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    Re: Jupiter Lunar DSLR Camera Trial
    From: Frank Reed
    Date: 2010 Nov 11, 15:53 -0800

    Antoine, you wrote:
    "help me to unravel the "mysteries" about the way you account for planetary semi-diameters."

    Just ask, Antoine. :-) Planetary SDs are treated as zero in my online lunars tools. That's what was done historically. This means that when you shoot a lunar with Jupiter, for example, if you can resolve the disk through the sextant's telescope, you should place its center on the lunar limb as nearly as possible. In practice (have you tried any?), this is easy.

    You wrote:
    " I am especially thinking of interested Historians - there must be some - who may not have your sharp and deep understanding of all the relative motions involved."

    The clearing tool was originally designed for analyzing historical lunars and can certainly be used for those cases. I use it to analyze historical lunars all the time. The business about off-angle lunars has never arisen in any of the historical cases I've examined. There's probably a simple reason for this. The predicted lunar distances in the almanacs AUTOMATICALLY removed those possibilities. You wouldn't shoot a lunar using a star perpendicular to the Moon's motion across the sky because the almanacs did not provide the necessary geocentric lunar distances. Anyone clever enough to calculate their own geocentric lunar distances, bypassing the almanac's automatic filter, would hopefully have enough sense to select bodies in line with the Moon's motion.

    You added:
    "May I also add that the general word "Approximate" necessarily implies - at least in my sense - that we are to remain in the same "order of magnitude", which definitely was not the case here, even if the studied case has a quite exceptional nature."

    I agree that it is an imperfect word. If words were perfect, linguistics would be computer science. :) It would be "nicer" to include various other detailed options. And that's what's going into the next version of the "Lunarian" software that I've been selling. It includes an option that lets the user decide what to do with the data: use it purely as a test of the observation process, attempt to calculate a longitude from it, or attempt to use it for a "lunar line of position". Anything else we can do with a lunar distance?

    You wrote:
    "I am sorry to have inadvertently waived the red flag here and that you (over-)reacted to this mention of "TT-UT" value."

    Ahem. It was only a "PS".

    You added:
    "On the other hand, I keep mentionning the exact "TT-UT" value I'am using whenever I publish data about my computed results. This remains the ONLY WAY - and by the way, do you see any other one ? - to help other "number crunchers" (I now know of at least 3 different ones now just on NavList Forum) to meaningfully check their own results against mine."

    Ya know, folks publish their calculations on lines of position, altitudes, etc. in NavList posts on a regular basis. I can't recall any of our detail-conscious calculators ever including a value for delta-T in those posts. Why is that? Well, of course, it's because that is an irrelevant detail.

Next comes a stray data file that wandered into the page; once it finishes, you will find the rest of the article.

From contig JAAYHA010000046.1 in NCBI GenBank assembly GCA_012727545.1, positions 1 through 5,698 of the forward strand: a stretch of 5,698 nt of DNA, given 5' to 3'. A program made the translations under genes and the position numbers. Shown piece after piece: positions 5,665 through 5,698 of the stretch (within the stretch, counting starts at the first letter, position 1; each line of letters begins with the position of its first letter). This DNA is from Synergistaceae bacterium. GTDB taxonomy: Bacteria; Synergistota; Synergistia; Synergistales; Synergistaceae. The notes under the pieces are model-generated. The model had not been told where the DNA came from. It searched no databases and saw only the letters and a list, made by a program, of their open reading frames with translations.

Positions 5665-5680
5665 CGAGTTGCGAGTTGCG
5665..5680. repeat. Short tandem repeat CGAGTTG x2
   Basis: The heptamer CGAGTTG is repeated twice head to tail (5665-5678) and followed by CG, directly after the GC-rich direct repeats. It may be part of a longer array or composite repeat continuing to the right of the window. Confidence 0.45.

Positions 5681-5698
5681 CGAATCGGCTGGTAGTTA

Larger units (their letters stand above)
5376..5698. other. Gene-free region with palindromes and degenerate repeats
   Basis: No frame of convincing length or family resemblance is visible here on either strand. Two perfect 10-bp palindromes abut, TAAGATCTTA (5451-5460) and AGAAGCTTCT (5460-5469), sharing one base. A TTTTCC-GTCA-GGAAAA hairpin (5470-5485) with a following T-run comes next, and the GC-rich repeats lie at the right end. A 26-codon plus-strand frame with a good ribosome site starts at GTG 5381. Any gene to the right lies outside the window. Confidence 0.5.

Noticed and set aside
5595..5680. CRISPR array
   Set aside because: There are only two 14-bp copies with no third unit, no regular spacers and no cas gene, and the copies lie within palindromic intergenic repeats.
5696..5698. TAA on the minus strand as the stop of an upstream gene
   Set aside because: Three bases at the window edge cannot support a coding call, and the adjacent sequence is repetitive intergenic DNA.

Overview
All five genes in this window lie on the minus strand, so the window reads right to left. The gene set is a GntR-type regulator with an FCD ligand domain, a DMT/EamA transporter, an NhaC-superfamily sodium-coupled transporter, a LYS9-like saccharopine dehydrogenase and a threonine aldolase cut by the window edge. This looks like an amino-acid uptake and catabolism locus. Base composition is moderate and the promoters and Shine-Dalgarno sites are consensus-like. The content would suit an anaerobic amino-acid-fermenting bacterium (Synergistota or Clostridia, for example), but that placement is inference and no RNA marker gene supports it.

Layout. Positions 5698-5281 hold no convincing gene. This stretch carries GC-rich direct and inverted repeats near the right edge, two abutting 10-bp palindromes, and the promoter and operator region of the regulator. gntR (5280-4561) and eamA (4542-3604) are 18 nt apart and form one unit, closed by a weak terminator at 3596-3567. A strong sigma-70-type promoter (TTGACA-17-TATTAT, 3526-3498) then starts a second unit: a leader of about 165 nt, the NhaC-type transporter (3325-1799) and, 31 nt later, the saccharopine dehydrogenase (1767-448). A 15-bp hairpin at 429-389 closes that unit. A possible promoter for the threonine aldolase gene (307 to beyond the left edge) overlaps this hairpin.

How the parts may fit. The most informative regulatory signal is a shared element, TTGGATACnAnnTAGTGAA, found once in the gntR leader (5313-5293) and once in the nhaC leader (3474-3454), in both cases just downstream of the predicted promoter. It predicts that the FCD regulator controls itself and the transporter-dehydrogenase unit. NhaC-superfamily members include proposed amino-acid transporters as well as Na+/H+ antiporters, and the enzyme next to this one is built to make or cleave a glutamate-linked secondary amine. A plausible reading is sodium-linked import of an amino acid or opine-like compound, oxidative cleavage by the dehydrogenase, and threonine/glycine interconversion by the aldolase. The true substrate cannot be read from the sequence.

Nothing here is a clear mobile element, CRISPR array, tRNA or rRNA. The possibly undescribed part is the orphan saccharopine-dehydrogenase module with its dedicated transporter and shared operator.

But for lunars, people do become obsessive about irrelevant details... Consider that delta-T is known for any year within the past century to a fraction of a second and any year within the historical period of lunars (back to the 1760s) to within a second or at most two. If you get it wrong by even two seconds of time, what impact does it have on the clearing process? Well, as we know, a tenth of a minute of arc (6" of arc) corresponds to 12 seconds of time. So a two second difference in delta-T would yield a single arc second error in the clearing process. Anyone worrying about ephemeris data at this level for lunars is missing the forest for the trees. You don't need to post values of delta-T except in exotic cases (or cases before about 1760 or hypothetical cases after the present --after 2015 or so).

    You asked:
    "One last item : have you tried your On-Line Computer to compute the (very rare indeed) limit cases of Lunar occultations, and if so, what results do you get ?"

    No, I haven't. It's not designed for that, but off-hand I can't think of anything that would ruin the calculations. It would be rather tough to use though. With lunars, there is a degree of linearity in the errors. So for example, if you pick a DR position and enter a specific lunar distance for a specific instant of GMT, the error in the cleared lunar will provide some indication of how you should adjust your DR position to bring that error to zero. In a few steps of trial and error, you're there. But with very short distances --and presumably especially so in the limiting case of occultations-- the trial and error process swings about rather wildly. If someone has an actual practical use for such calculations, I would consider some modifications to the online tools. But if it's just a mathematical game or experiment, I probably wouldn't spend time on it ...and I wouldn't want to spoil the fun! :-)


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